Internet in China
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China has been on the Internet intermittently since May 1989 and on a permanent basis since 20 April 1994. In 2008 China became the largest population on the Internet. As of 2016, approximately 50 percent of China's population had internet connectivity.
China's first foray into global cyberspace was an email (not TCP/IP based and thus technically not Internet) sent on 20 September 1987. It said "Across the Great Wall, we can reach every corner in the world" (simplified Chinese: 越过长城，走向世界; traditional Chinese: 越過長城，走向世界; pinyin: Yuèguò Chángchéng, Zǒuxiàng Shìjiè).
- 1 Development
- 2 Structure
- 3 Userbase
- 4 Content
- 5 Cyber Attacks
- 6 Internet advertising market
- 7 Online encyclopedias
- 8 See also
- 9 References
- 10 External links
China had 618 million Internet users by the end of December 2013, a 9.5 percent increase over the year before and a penetration rate of 45.8%. By June 2014, there were 632 million internet users in the country and a penetration rate of 46.9%. The number of users using mobile devices to access the Internet overtook those using PCs (83.4% and 80.9%, respectively). China replaced the U.S. in its global leadership in terms of installed telecommunication bandwidth in 2011. By 2014, China hosts more than twice as much national bandwidth potential than the U.S., the historical leader in terms of installed telecommunication bandwidth (China: 29% versus US:13% of the global total).
A majority of broadband subscribers are DSL, mostly from China Telecom and China Netcom. The price varies in different provinces, usually around US$5 – $20/month for a 4M - 100M ADSL/Fiber.(price varies by geographic region)
As of June 2011, Chinese Internet users spent an average of 18.7 hours online per week, which would result in a total of about 472 billion hours in 2011.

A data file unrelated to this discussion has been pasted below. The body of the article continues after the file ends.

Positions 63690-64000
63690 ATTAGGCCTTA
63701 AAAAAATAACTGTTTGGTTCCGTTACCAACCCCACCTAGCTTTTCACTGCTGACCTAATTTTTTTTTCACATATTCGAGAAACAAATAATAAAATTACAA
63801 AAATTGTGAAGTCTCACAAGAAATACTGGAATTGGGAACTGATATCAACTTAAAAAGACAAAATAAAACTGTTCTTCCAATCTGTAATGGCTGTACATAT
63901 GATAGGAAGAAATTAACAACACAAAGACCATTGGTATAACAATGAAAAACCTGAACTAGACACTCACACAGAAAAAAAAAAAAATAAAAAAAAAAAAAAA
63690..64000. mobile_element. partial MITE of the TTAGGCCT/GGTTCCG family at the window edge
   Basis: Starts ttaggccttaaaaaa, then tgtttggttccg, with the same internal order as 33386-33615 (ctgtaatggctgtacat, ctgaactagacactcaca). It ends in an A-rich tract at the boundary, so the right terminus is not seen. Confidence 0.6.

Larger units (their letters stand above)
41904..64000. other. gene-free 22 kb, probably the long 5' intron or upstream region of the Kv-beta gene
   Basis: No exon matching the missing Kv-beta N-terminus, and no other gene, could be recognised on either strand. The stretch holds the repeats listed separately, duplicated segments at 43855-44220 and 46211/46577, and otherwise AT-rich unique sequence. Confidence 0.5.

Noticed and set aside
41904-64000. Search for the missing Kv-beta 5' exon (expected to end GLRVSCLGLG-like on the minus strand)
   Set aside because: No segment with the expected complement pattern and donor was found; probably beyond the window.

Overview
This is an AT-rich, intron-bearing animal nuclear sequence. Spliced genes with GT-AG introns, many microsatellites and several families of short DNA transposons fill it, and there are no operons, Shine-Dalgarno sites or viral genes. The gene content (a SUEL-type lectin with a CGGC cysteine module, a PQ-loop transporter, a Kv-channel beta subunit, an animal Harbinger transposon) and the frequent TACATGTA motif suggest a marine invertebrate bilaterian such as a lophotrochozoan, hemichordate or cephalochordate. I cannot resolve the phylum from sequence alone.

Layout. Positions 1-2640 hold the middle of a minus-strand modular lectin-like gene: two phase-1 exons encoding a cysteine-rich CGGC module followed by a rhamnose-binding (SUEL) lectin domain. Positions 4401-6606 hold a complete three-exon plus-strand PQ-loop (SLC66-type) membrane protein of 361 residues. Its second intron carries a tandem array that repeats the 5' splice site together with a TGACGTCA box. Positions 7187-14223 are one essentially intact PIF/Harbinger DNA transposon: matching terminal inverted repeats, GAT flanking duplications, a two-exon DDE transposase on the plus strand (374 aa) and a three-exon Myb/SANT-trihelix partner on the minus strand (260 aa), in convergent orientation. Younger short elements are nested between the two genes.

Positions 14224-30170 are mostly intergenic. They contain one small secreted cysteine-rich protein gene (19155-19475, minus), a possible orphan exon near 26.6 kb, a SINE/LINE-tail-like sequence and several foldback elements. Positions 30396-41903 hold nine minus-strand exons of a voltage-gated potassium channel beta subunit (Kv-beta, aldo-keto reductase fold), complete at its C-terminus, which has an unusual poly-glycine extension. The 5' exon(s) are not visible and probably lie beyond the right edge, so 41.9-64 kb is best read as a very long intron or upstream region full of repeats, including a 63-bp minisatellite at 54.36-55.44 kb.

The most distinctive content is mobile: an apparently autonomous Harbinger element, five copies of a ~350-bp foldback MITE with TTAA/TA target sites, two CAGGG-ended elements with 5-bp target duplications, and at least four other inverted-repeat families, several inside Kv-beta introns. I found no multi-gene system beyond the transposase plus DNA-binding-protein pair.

Broadband makes up the majority of Internet connections in China, with 363.81 million users at this service tier. The price of a broadband connection places it well within the reach of the mainland Chinese middle class. Wireless, especially Internet access through a mobile phone, has developed rapidly. 500 million are accessing the Internet via cell phones. The number of dial-up users peaked in 2004 and since then has decreased sharply. Generally statistics on the number of mobile internet users in China show a significant slump in the growth rate between 2008 and 2010, with a small peak in the next two years.
By the end of 2009, the number of Chinese domestic websites grew to 3.23 million, with an annual increase rate of 12.3%, according to the Ministry of Industry and Information Technology. As of first half of 2010, the majority of the Web content is user-generated.
An important characteristic of the Chinese internet is that online access routes are owned by the PRC government, and private enterprises and individuals can only rent bandwidth from the state. The first four major national networks, namely CSTNET, ChinaNet, CERNET and CHINAGBN, are the "backbone" of the mainland Chinese Internet. Later dominant telecom providers also started to provide Internet services.
Public Internet services are usually provided by provincial telecom companies, which sometimes are traded between networks. Internet service providers without a nationwide network could not compete with their bandwidth provider, the telecom companies, and often run out of business. The interconnection between these networks is a big concern for Internet users, since Internet traffic via the global Internet is quite slow. However, major Internet services providers are reluctant to aid rivals.